Kane Strang: Thoughtfully Going with the Flow
Written by Caroline Berg
Photographs by Ighor Melo
Kane Strang didn’t think a career in music was an option, especially since his dad was in a band.
“His career was starting to go well, and then he had me,” Strang told me over the phone. He laughed, presumably out of guilt. “I guess I thought most the time that sort of thing happens, you know?” the 24-year-old New Zealand native said. “The real world just caught up [to him].”
Either Strang is temporarily eluding the hard knocks of adulthood or he is achieving what once seemed impossible, as he now finds himself on a 26-day music tour making 19 stops across the US.
“I never thought I’d come to America, let alone touring with my band,” Strang said the morning of his first overseas show, amidst a slight hitch in renting a van in New York City. “It’s unreal.”
Only two years ago, Strang released his first album, Blue Cheese, which he wrote alone in his bedroom over two months while housesitting for his parents.
“I was kind of driving myself insane,” the guitarist-vocalist said about his experience reminiscent of The Shining.
As a result, Strang formed a band of four upon emerging from his cocoon.
“I think I’m becoming less and less of a control freak everyday because I think that was actually starting to damage my music,” Strang said. “I just always thought that I knew best when in reality I have heaps of friends that even know a lot more than me.”
The Internet also proved helpful. On the heels of releasing Blue Cheese, Strang struck up a long-distance relationship with a respected record label in the US.
“I just put some promos up, and they somehow found them,” Strang said. “I got this email one day from Dead Oceans and I thought I was getting, like, spammed or something. But then I Googled the email address and I was like, ‘Holy shit’.”
Finally, after two years of digital pen palling, Strang will finally meet in-person the people who have helped make this overseas tour a reality and also supported the development of his second album.
“They’ve had a lot of faith in me, you know?” he said about Dead Oceans, which is based in Austin, TX, and Bloomington, IN. “They gave some random guy in New Zealand, who most of them have never met, [a chance] and want me to make an album.” He laughed. “It’s kind of crazy.”
Whereas Blue Cheese was a “short and snappy” indie rock collection, Strang said his band’s forthcoming album is more “songwriter-y” with longer songs that have more meat to digest. The single, “Oh So You’re Off I See,” is an appetizer of what’s to come.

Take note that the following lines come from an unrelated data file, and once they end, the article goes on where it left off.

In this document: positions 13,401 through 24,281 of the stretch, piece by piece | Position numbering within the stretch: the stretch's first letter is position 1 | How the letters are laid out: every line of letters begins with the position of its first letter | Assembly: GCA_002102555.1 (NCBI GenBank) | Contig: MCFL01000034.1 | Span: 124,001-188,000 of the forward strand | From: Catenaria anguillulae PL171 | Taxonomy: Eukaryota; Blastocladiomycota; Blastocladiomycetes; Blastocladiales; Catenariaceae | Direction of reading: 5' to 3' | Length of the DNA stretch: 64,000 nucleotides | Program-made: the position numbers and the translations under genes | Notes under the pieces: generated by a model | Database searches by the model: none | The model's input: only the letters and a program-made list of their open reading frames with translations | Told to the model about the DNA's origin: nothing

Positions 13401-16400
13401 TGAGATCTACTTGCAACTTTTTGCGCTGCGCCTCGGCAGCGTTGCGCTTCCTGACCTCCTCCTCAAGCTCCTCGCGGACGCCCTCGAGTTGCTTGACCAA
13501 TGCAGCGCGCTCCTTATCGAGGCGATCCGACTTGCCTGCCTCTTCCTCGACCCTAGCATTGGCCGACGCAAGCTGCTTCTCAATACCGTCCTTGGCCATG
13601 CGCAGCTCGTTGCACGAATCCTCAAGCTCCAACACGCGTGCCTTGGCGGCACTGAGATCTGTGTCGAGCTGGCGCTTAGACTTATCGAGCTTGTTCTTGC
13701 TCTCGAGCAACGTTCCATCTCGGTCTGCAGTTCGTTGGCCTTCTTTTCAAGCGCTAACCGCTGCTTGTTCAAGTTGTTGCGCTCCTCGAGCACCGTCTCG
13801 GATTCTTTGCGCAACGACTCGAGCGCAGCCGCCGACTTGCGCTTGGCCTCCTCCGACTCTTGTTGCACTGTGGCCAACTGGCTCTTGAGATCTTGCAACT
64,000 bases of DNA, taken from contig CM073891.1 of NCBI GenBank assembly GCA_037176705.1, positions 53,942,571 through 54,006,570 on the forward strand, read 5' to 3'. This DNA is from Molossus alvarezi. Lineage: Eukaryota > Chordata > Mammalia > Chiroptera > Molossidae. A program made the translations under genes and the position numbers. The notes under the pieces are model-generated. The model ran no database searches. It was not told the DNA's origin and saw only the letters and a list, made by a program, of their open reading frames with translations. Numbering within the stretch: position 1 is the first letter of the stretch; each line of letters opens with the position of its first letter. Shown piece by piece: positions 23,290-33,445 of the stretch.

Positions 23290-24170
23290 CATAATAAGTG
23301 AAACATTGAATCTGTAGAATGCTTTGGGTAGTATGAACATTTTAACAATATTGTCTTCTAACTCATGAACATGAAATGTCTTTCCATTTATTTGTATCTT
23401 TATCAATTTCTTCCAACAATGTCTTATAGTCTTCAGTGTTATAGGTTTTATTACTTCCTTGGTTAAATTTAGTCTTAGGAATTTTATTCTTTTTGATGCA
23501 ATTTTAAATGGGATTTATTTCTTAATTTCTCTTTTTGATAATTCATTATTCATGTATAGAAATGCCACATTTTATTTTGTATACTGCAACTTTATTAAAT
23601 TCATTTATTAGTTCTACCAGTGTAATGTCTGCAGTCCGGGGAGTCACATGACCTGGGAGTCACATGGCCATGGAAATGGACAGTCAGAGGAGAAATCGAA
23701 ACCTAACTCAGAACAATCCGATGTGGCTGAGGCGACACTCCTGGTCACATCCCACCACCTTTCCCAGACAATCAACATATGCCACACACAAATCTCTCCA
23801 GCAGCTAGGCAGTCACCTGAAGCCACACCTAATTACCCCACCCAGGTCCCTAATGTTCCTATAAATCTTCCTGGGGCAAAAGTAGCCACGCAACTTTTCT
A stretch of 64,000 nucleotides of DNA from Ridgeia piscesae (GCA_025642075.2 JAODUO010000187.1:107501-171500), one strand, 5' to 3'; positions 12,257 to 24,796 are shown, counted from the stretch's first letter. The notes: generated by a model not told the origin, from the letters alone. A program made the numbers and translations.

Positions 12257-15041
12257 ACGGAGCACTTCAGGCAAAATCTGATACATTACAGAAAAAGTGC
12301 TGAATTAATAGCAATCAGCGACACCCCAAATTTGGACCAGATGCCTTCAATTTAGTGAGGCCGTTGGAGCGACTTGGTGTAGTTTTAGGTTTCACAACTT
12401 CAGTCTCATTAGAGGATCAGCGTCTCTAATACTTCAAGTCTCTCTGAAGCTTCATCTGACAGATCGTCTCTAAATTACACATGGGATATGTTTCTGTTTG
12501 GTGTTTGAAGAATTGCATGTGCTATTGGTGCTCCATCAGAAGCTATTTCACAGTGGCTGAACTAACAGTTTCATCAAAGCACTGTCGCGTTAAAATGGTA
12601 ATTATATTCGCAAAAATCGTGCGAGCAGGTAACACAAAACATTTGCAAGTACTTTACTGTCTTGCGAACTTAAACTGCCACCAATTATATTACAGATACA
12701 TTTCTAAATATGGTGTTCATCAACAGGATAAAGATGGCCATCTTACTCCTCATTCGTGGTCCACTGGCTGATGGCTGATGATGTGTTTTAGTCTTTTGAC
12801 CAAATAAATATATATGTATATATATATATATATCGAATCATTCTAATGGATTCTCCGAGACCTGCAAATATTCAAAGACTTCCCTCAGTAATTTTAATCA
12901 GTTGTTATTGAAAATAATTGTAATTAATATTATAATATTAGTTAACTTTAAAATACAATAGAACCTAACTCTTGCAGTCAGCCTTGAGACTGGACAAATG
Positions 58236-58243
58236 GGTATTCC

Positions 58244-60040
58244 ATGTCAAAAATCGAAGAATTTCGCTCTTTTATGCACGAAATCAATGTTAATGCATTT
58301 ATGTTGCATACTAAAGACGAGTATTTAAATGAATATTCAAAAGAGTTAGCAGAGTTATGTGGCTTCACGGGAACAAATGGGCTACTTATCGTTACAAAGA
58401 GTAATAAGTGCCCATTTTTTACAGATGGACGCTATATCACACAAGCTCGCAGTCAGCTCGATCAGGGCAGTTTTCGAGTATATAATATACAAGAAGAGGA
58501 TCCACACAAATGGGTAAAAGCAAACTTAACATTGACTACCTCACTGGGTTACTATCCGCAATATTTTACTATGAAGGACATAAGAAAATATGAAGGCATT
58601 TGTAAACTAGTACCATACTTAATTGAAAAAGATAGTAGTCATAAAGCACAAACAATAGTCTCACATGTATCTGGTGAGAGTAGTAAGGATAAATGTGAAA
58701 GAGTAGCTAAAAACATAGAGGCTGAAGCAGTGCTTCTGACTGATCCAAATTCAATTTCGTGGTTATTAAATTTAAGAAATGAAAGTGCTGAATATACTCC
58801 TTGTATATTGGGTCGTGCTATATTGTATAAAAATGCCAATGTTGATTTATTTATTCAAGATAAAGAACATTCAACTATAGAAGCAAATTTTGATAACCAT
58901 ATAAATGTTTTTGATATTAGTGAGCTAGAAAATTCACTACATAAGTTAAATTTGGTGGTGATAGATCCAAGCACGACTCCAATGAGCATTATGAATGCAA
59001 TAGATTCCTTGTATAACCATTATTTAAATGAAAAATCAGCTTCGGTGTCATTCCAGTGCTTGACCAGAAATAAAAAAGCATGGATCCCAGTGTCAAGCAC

“I didn’t want it to be just a love song,” Strang said. “Obviously, [the single is] about someone leaving, but I wanted to make it so it could be about, like, someone you’re in a romantic relationship with, or just a friend, or a family member.”
Or even one’s own self, I would add.
“I’ve got no dreams/No guts/Just inner me,” are some of the lyrics Strang wrote. “Are you in, in control?/I think so./Well maybe no.”
Strang admits he’s taking one day at a time and continues to write everyday to both help process everything and to keep on top of himself, since he deems music has become his job.
“I don’t know how everything’s gonna go,” he said humbly. “I’m just going to keep making music and trying to get better and, yeah, just see what happens.”
The current tour will include a stop at one of the largest and most influential global music events, the SXSW festival in Austin, TX. Coming from a country with a population half the size of New York City’s, Strang said it’s typical for him to perform with an audience of which three-quarters of the crowd he has seen on multiple occasions.
“I tend to just, like, withdraw a bit and go into myself,” Strang said with a self-conscious laugh. “I’m trying to break out of that at the moment, but I think that’ll be a lot easier over here [in the US].”
Strang and his band managed to draw a healthy crowd at their first show at Baby’s All Right in Brooklyn on March 3, including a small group of devotees from New Zealand. The guys looked appropriately frumpy for a band from a small town that is doing all this for the sheer pleasure of making and playing music they believe in. Image is clearly not a concern at this point.
They went on at 10:30 on a Friday and the set began like a middle school dance, with both sides – band versus audience – cautiously easing into the night. Strang tested some of the band’s new songs, but seemed more comfortable while playing the more established ones. Eventually, Strang sweetly beckoned the audience to fill in the gap between them and the stage.
“I know we’re from New Zealand,” he leaned into the mic, “but you guys feel free to come closer.”
As though this was all they needed to hear, everyone willingly shuffled forward three to five feet. By the last song, the endearing “Scarlet King Magnolia” from Blue Cheese, Strang had broken out of his steady stance and bounced around the stage while his drummer sang merrily along behind him.
These guys clearly have great potential. The fact that Strang didn’t know what to study at university turned out to be a very good thing. For now, at least. Going through your twenties tends to be a volatile decade plagued with nagging uncertainties. I’m 29, so I can say this with complete confidence.
As I watched this band perform, a maternal sort of love and protectiveness grew inside me. I turned to my friend and shouted over the music, “I just want them to succeed!”
And evidence would show a lot of others want this for the band, too, including Strang himself.